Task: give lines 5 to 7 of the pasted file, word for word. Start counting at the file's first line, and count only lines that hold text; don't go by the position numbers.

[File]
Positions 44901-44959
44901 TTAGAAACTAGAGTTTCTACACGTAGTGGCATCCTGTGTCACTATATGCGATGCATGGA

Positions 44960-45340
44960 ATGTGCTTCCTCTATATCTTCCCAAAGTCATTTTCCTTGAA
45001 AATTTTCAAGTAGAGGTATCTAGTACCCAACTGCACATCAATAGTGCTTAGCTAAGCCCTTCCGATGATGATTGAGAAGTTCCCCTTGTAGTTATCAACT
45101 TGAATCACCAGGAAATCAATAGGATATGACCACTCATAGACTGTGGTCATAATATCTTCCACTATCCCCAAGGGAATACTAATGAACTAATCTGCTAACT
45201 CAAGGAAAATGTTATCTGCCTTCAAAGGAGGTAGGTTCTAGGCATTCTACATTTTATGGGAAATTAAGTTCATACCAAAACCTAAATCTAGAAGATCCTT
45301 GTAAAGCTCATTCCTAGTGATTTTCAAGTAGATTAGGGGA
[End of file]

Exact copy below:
45001 AATTTTCAAGTAGAGGTATCTAGTACCCAACTGCACATCAATAGTGCTTAGCTAAGCCCTTCCGATGATGATTGAGAAGTTCCCCTTGTAGTTATCAACT
45101 TGAATCACCAGGAAATCAATAGGATATGACCACTCATAGACTGTGGTCATAATATCTTCCACTATCCCCAAGGGAATACTAATGAACTAATCTGCTAACT
45201 CAAGGAAAATGTTATCTGCCTTCAAAGGAGGTAGGTTCTAGGCATTCTACATTTTATGGGAAATTAAGTTCATACCAAAACCTAAATCTAGAAGATCCTT